Most of us love to start our morning with a nice, steaming cup of joe. We meet friends for joe and even jones for joe when we haven’t had our fair share of it. But have you ever wondered why joe is called “joe”?
While a common expression for a common man is to refer to him as “Joe”, one theory suggests that’s not the true roots behind the term of endearment that implies “a cup of coffee”.
It all began way back in World War 1 with a man named Josephus Daniels. A notorious editor and publisher, it wasn’t Josephus’ journalism connections that made him famous, it was his position of Secretary of the Navy alongside his top aide, Franklin Delano Roosevelt. As popular as the leader was though, one action he took made him terribly unpopular, with the sailors at least.
One fateful day in July of 1914, the Josephus Daniels made a bold decree. He banned alcoholic beverages from all U.S. Navy ships by way of what is formally known as General Order No. 99. Up until this time, “grog”, as it was called, was to a sailor what peanut-butter and jelly sandwiches are to a child. The two went hand-in-hand.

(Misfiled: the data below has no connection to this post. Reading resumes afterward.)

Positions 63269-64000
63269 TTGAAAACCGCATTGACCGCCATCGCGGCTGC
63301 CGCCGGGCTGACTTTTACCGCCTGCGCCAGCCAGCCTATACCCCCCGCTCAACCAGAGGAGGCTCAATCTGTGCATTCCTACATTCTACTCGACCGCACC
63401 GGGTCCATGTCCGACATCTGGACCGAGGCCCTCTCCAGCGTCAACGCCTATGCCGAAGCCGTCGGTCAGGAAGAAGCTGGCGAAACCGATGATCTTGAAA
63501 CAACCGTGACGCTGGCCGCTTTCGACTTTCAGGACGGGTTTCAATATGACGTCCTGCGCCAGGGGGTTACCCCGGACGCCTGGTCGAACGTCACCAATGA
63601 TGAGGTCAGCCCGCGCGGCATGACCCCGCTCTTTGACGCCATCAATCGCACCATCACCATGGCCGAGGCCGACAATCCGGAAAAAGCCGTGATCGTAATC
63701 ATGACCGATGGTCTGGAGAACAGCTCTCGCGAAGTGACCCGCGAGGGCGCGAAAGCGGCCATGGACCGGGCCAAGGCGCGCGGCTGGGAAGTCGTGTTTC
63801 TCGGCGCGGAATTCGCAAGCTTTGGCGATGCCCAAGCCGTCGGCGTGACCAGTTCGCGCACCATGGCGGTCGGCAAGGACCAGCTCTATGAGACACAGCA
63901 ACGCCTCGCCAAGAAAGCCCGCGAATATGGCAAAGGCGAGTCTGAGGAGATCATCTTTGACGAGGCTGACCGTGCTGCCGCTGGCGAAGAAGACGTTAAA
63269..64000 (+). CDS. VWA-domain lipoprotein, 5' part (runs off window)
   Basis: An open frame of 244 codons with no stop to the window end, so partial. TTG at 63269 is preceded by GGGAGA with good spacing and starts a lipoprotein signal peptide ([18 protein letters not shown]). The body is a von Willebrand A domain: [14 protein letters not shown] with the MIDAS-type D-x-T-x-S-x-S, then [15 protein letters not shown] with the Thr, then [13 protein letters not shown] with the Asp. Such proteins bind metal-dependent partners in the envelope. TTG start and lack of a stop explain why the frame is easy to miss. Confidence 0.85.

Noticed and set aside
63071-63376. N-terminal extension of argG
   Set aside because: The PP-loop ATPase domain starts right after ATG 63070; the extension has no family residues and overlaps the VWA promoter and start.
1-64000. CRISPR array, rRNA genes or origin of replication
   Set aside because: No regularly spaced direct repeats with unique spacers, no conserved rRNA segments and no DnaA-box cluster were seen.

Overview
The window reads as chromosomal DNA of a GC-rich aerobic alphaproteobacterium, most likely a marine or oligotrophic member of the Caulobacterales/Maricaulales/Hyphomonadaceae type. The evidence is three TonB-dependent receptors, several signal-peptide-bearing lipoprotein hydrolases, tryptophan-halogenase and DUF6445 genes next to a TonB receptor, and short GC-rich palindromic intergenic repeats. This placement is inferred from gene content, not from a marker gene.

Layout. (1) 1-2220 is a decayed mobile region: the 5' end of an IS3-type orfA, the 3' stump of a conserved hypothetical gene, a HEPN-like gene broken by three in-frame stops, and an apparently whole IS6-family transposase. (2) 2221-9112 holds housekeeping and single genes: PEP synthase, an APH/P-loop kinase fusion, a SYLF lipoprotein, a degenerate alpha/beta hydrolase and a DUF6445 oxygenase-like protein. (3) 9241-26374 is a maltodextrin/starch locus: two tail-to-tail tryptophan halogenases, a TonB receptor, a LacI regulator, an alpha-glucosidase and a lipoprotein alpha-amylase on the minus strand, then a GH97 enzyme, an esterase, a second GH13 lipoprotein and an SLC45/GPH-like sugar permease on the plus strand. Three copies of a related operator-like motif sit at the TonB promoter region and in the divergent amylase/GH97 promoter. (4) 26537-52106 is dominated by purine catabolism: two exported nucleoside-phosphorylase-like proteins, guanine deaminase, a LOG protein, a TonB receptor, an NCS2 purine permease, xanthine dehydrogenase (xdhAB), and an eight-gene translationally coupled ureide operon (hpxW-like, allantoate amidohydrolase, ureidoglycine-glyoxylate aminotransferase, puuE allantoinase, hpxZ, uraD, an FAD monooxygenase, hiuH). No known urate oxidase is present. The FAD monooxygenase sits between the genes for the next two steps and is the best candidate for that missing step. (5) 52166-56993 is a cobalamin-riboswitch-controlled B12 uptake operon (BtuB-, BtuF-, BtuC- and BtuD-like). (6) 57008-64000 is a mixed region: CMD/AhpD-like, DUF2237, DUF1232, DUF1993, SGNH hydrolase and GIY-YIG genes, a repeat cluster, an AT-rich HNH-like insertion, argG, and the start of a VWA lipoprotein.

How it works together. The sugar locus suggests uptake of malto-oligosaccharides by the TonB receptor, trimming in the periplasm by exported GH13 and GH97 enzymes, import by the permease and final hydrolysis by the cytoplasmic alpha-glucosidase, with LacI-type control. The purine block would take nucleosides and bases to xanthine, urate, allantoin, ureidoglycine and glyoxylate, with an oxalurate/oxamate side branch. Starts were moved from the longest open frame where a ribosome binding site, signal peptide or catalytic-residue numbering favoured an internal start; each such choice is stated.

In search of a suitable substitute, the Secretary of the Navy insisted, even forced, the men to drink coffee instead, or so it is said, at least. The sailors began to refer to the caffeinated, non-alcoholic beverage as a “cup of joe”. And thus…the expression began.
No longer forced on the men and women at sea, coffee has become a staple for sailors and for the American public as a whole. According to an article in USA Today, a whopping 83 percent of all adults within the United States drink at least one cup of coffee per day. Java is consumed all over the world with the Netherlands taking the lead, drinking 2.14 cups per capita per day. That’s a lot of coffee!
Just how many coffee drinkers call their beloved beverage “joe” is a mystery. While the British may refer to it as a “cuppa joe” and the Spanish might pronounce it “jose”, it’s all the same, a good cup of joe is…a good cup of joe in any language.